It is time to bring an end to a crime that is “neither a mystery nor a legend”.
Appealing to locals in West Cork to travel to Paris to testify at the forthcoming trial of English journalist Ian Bailey, the son of murdered French woman Sophie Toscan du Plantier said it was time to find peace.
Pierre-Louis Baudey Vignaud travelled to Goleen, West Cork, with his uncle Betrand for a Mass in memory of his mother.
He told Mass-goers that his idyllic childhood had been blighted by the violent killing of his mother in West Cork in 1996.
Ms du Plantier’s battered body was found in a laneway near her cottage. Nobody has ever been charged with her killing.
Pierre-Louis stressed that Sophie had been a real flesh and blood person whose life ended in a horrifying manner. He spoke of his pride at her “resilience” in her final moments.
Pierre-Louis stated his life became a “prison” overnight after his mother’s death and that it was impossible for him to come to terms with what had happened to her.
“I have been coming to Ireland for 30 years. I was eight years old the first time I came here and I was 15 years old when my mother was brutally killed. I can’t bear the thought of her blood seeping into your soil.”
He said he was drawn to the poetic and romantic image of Ireland, “the real reasons that attracted her [Sophie] here to West Cork”.
He claimed the killing was not in keeping with the soul of Ireland.
“This is a trial of a crime that does not fit with what Ireland is like and does not fit with what you, Irish people, are. This is a trial of a crime that no one, especially myself but also you, would have wanted to know about.
"This is a trial of a crime that you and I did not deserve, whether it takes place here or in France.”
He said his mother felt at ease here.
“She opened her door here in Ireland because she was so confident that nothing bad would happen to her. And that confidence was the reason why she chose to come to this country.”
The congregation heard that the murder of the French film producer was the “darkest page” in the history of Sophie’s family and a sad page in Irish history.
Pierre-Louis said he decided to keep his mother’s home in Toormore, near Schull, because he preferred to “believe in the trust that my mother had when she opened her door”.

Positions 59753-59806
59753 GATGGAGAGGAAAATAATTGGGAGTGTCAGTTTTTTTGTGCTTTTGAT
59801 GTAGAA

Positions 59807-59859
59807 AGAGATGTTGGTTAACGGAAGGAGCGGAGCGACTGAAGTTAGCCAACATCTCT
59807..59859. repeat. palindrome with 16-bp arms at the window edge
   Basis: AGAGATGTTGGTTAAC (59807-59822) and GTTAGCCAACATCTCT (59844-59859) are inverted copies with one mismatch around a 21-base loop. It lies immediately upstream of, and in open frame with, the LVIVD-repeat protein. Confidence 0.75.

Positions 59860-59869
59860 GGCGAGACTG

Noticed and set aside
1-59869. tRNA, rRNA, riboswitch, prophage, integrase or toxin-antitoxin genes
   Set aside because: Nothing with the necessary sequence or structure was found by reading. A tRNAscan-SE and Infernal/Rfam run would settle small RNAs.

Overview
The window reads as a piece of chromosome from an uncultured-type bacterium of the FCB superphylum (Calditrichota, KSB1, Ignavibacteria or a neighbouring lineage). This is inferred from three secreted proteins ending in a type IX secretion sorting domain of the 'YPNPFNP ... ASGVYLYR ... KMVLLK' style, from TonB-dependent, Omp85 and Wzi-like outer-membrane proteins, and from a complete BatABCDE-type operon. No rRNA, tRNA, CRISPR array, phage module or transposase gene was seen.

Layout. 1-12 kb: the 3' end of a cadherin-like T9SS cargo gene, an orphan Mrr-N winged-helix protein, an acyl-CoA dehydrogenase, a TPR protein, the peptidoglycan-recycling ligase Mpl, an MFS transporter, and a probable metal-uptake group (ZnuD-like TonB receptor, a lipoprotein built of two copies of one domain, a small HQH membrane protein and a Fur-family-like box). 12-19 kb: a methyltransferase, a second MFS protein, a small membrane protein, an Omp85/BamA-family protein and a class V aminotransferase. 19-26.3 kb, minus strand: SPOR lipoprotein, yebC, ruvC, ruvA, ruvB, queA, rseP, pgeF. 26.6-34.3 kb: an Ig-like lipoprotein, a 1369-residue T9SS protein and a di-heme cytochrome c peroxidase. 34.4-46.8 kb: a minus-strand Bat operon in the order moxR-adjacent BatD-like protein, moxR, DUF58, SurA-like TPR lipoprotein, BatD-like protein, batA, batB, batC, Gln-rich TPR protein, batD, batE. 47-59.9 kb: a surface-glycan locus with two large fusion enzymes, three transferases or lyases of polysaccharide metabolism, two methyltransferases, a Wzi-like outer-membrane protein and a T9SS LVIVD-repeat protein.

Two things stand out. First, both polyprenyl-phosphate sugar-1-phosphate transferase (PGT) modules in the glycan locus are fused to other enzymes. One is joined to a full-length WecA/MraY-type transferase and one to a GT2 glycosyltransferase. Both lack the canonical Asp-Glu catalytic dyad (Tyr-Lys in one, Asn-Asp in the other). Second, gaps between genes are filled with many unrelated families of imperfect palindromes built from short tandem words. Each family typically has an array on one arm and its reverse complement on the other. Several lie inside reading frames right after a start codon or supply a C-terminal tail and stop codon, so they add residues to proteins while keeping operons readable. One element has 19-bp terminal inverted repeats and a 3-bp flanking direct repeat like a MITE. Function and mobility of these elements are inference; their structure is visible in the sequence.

Mr Bailey, who has consistently protested his innocence, will not travel to France for the trial, which starts on May 27.
His solicitor, Frank Buttimer, described it as “a show trial for the purpose of satisfying certain persons in relation to their own beliefs in relation to the matter”.
Mr Buttimer said that Mr Bailey was in a “living nightmare”. He had been subjected to “this sort of situation” for almost 23 years.
“He can’t escape from it. He has been entirely exonerated in this country. The Director of Public Prosecutions has long since decided that there is no evidence upon which he can be put on trial.
“The French have decided that exact same evidence is sufficient to put him on trial. The situation is, quite frankly, farcical and, of course, extremely unjust.”
In the event of a murder conviction, he expected the French authorities will try for a third time to extradite Mr Bailey.
“We will resist that. The Irish courts have twice determined that he is not liable to be removed from this jurisdiction and that the application of the French was not in accordance with law.
"It would be quite farcical to come back to seek his removal from this jurisdiction to face his sentence for a crime for which he is then been found guilty but in respect of which the Irish Supreme Court has determined that he can’t be removed in the first instance even to face trial so we would have a quite farcical situation at that point in time.”
Mr Bailey is devastated, he said.
“He finds it extremely difficult to deal with this situation on a day-to-day, week-to-week basis, simply not knowing what is going to happen to him, where throughout all of this he has protested his innocence.
“There is no evidence to link him with the offence in so far as this jurisdiction is concerned,” he said.